Quest for the Truth and Justice

Partying on roads, undying ‘culture’ of Ilorin residents

Posted by on Mar 16th, 2017 and filed under Stand Point, Top Stories. You can follow any responses to this entry through the RSS 2.0. You can leave a response or trackback to this entry

By Joke Adeniyi

For residents of Omoda in Ilorin Local Government Area of Kwara State, waking up to see roads closed to vehicular traffic for sole reason of social function is fast becoming a norm.

The hosts of the shindig do not deem it necessary to give notice or inform residents of the area of the road blockage beforehand. Consequently, motorists and even pedestrians are forced to meander their way through almost impassable alternative roads in most instances.

This development is however not peculiar to Omoda, there are several areas in the heart of the metropolis where this practice has been going on unhindered. In the affected areas, roads are put to other use aside mobility. In the indigenous residential areas, roads are turned to spaces for holding social ceremonies. The ceremonies are mainly wedding and naming ceremonies.

My colleague and I regretted passing through Okekere area on a particular Saturday, sometime last year, on our way to attend a wedding ceremony. There was heavy gridlock as a lane of the dual road was blocked with canopies, tables and chairs at a party venue. We had to park our car just like other motorists, alighted and trekked several metres to our destination.

The incessant occupation of major link roads, especially on weekends, by organisers of social events, has become a major challenge in the state capital. In fact, no weekend is complete without parties being thrown in same manner in some parts of the metropolis.

It has become a culture that residents of the affected area do not want to let go of. Despite the growing number of event centres in the state capital, these people would rather hold their ceremonies right in the middle of the road; not minding whose ox is gored.

Although some hinged their action on cost of renting event centres.  The people throw decorum to the winds; flagrantly obstruct roads for a whole day out of self-serving interest, constituting public nuisance and sadly, government and concerned authorities seem not to be bothered.

This worrisome development, however, calls for concern, given the danger of the practice.  In a situation where there is a medical emergency and the victim needed to be rushed to a health facility for attention and link roads have been blocked by merry makers, the eventuality is best imagined. Aside disturbing vehicular movement and pedestrian movement, there is also the issue of noise pollution in residential areas. There have been instances of breakdown of law and order, when some aggrieved members of the community have attacked organisers of parties for infringing on their right, thus posing danger to lives and property. In addition, vehicular accidents cannot be ruled out in this situation, coupled with health hazard consequent upon emission of carbon monoxide from exhaust pipes of vehicles in traffic girdlock. From the foregoing, one believes it is high time the Kwara State government curbed excesses in the social life of the citizens. The Ministry of Women Affairs and Social Development needs to identify areas notorious for this practice with a view to tackling the malaise. It is pertinent that the ministry in charge embark on sensitisation and orientation of the people on doing things the proper way. Most of them have no knowledge of the hazard associated with this unacceptable practice. This is because a high decorum is expected from citizens on issues that could cause problem to the society at large.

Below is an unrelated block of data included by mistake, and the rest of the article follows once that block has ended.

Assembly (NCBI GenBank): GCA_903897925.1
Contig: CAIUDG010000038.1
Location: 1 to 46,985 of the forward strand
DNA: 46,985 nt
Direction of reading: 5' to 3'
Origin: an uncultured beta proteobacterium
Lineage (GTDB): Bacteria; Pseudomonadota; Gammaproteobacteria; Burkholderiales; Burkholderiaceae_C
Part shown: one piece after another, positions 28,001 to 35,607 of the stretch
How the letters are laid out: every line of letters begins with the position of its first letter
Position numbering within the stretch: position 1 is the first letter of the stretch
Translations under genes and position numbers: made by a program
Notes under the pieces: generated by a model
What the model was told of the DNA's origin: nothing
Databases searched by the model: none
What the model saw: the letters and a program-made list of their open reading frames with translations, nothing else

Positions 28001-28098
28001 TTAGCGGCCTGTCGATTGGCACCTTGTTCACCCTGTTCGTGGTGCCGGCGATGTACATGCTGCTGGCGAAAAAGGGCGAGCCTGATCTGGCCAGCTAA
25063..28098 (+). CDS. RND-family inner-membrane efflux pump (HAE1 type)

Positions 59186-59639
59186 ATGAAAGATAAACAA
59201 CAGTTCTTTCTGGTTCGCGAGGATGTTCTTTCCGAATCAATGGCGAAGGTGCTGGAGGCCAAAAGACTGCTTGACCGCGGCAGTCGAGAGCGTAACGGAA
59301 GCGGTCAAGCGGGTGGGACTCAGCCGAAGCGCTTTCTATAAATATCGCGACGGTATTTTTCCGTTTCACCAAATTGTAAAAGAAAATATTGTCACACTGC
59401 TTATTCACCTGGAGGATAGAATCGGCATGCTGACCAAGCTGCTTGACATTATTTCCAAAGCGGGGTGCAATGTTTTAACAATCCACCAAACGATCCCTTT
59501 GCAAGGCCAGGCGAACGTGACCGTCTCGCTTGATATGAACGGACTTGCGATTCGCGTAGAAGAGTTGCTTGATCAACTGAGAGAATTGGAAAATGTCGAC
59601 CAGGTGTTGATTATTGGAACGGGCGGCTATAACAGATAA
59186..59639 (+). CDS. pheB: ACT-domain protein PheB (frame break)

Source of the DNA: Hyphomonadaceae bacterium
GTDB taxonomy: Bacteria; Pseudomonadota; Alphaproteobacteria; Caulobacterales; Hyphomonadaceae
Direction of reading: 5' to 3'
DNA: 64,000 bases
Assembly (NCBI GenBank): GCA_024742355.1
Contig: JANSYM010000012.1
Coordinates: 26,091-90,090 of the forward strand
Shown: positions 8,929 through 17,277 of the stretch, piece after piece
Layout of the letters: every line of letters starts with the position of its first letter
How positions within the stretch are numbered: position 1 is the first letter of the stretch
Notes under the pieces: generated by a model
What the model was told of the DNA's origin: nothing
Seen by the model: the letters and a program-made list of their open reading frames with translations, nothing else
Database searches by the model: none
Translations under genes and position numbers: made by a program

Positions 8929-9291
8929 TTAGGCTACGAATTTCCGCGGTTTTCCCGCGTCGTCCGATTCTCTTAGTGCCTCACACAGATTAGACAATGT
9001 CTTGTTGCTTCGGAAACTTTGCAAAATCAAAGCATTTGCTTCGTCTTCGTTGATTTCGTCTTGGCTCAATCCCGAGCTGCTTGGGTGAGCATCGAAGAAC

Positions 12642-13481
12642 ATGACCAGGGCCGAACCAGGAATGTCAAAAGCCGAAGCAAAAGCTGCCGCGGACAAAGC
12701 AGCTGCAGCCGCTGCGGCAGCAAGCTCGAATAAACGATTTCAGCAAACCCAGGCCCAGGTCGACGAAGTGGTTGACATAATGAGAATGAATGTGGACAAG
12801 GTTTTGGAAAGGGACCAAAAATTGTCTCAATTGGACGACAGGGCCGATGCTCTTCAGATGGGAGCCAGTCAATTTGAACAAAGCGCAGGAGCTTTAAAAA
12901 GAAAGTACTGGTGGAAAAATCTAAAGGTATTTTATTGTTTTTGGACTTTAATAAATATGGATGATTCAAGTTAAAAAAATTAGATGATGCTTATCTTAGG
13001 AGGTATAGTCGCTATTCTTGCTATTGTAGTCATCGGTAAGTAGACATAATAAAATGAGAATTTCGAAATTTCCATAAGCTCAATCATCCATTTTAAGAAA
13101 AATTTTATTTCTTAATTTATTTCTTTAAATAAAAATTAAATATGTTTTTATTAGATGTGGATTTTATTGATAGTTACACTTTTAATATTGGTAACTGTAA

The people should be made to know that the act is gross lawlessness, which must be put to an end in the interest of all.

But most of all, there should be a law prohibiting blocking of roads and streets for the purpose of holding social functions. The law should aim at discouraging residents from holding parties on the street to ease traffic flow around the state capital and nip in the bud attendant dire consequences of the practice. It is common knowledge that implementation of law is a problem in this part of the world, but to prevent anarchy, the state government through relevant agencies and authorities must enforce compliance, when such law is passed. There should be no sacred cow; anyone that runs foul of the law should be sanctioned appropriately irrespective of his status in the society. That is, strict enforcement without fear or favour.

With this law, the right of both motorists and commuters to unhindered access to roads in the state will be protected. The governed have a role to play in ensuring that public amenities such as road and its furniture are wisely used and protected.

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